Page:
A research team in Sweden has identified an enzyme whose production is turned off in nerve cells of the brain’s frontal lobe when addictive dependence develops. The deficiency in this enzyme leads to continued use of addictive substances such as alcohol despite adverse consequences. The new discovery could mean completely new possibilities for treating alcoholism and other addictions.
The enzyme, PRDM2, has previously been studied in cancer research, but researchers did not know about its function in the brain. It has long been suspected that people with alcohol dependence and other addiction illnesses have impaired function in the frontal lobes of the brain, but the underlying biological mechanisms were not known.
If the brain’s frontal function is impaired, it is difficult for us to control our impulses. A person with intact impulse control can walk past a bar on a warm day and think, 'A beer would be nice, but I cannot have one now because I have to get back to work'. An alcoholic does not have sufficient impulse control to refrain, and instead thinks 'It's hot, I'm thirsty and I need that drink'.
PRDM2 controls the expression of several genes that are necessary for effective signaling between nerve cells. When too little enzyme is produced, no effective signals are sent from the cells that are supposed to stop the impulse caused by an addiction.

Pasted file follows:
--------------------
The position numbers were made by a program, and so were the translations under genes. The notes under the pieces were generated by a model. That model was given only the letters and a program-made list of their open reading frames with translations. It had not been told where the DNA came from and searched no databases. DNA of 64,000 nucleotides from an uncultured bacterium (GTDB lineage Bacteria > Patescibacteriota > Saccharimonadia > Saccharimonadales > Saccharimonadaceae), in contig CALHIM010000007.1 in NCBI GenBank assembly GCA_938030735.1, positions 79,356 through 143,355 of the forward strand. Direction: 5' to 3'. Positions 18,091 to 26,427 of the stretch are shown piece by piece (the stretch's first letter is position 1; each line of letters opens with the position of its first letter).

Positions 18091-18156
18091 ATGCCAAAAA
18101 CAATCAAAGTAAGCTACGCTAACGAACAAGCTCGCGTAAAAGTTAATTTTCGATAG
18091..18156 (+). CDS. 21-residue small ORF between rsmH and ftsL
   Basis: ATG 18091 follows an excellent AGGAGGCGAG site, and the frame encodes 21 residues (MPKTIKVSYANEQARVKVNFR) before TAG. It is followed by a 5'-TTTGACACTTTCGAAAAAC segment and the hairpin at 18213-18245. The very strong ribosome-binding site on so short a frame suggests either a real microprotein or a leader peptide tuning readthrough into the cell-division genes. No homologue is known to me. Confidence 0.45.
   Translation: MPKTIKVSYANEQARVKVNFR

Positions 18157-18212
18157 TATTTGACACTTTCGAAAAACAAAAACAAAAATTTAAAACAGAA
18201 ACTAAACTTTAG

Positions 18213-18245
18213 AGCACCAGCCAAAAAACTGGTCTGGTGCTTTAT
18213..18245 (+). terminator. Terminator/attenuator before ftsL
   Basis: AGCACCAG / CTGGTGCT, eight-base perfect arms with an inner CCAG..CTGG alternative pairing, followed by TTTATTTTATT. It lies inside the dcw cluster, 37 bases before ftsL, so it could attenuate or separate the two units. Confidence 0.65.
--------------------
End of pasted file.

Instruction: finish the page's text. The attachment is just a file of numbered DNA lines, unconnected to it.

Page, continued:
Researchers found that by developing alcohol dependence in rats there was a down-regulation of PRDM2 production, which in turn led to disruption of impulse control. The rats continued to consume alcohol, even when it is unpleasant. Moreover, when the rats were subjected to stress, they were found to quickly relapse into drinking alcohol. Researchers then knocked out the production of PRDM2 in the frontal lobes of rats that were not dependent, and they again observed that impulse control was disrupted.
Now that we are beginning to understand what is happening, we hope we will also be able to intervene and contribute to developing effective treatments for addictions.